2000-2002,  140″ x 60″
Fabrics: hand dyed and hand painted cottons, silks, velvets.
Techniques: hand applique, hand quilting, piecing, hand embroidery, trapunto.
A jewel amidst gentle hills, the fortified city of Florence, in 1342, had just survived a flood of the river Arno in 1333 and the first wave of epidemics in 1340, which had decimated its inhabitants. The Brunelleschi dome had yet to come, but the Giotto bell tower was already under construction, thus foretelling better times, when the Renais-sance would soon blossom throughout the city.

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Besides the octagonal Baptistry, and the Cathedral with the bell tower in construction next to it, the Palazzo Vecchio, the Bargello, and the Badia, are clearly recognizable. I have meticulously followed the outlines of the city as painted by an anonymous artist of the school of Bernardo Daddi in 1342 in his fresco in the Sala del Bigallo in Florence, where the small scale, monochrome representation of the city of Florence lies at the feet of the Madonna della Misericordia to invoke protection.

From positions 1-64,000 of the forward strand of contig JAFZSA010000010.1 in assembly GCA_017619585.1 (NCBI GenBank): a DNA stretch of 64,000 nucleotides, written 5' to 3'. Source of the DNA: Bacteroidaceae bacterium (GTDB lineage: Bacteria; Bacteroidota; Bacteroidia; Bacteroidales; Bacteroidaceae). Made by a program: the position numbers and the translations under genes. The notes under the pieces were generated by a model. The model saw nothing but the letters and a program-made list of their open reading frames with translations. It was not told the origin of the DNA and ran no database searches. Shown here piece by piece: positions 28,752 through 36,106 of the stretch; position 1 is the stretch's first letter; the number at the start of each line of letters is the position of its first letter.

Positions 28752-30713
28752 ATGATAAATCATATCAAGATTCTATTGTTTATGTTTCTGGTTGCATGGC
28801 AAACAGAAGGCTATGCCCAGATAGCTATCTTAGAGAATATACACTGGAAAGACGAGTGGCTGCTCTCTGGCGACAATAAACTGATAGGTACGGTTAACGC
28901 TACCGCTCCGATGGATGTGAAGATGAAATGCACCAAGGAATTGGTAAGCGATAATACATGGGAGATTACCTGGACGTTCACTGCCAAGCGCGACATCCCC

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In choosing my own colors, I kept in mind the somber mood of the city at those hard times; I hand dyed cottons accordingly and I pieced building after building, each one with its roof, rounded windows, and wooden “soppalco”. The white, green and pink marble facades of the main churches took countless hours of minute piecing. As Boc-caccio recalls in the Decameron, the surrounding hills in the countryside were proba-bly less vulnerable to the calamities of the city; so much so that a group of young men and women had decided to take refuge there.

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It is with this in mind that I have imagined those hills, under a full moon night sky, with an approaching woman on horse-back at the far right, bringing hope and life back to the city. Some of the countryside farms and villas, and the woman with horse, are details from my favorite fresco:  “The Good Government”  by Lorenzetti, in Siena.
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For this quilt I have used many  hand- dyed by  myself cottons in gradations, silks, changing hue light organza silks, and trapuntoed velvets.

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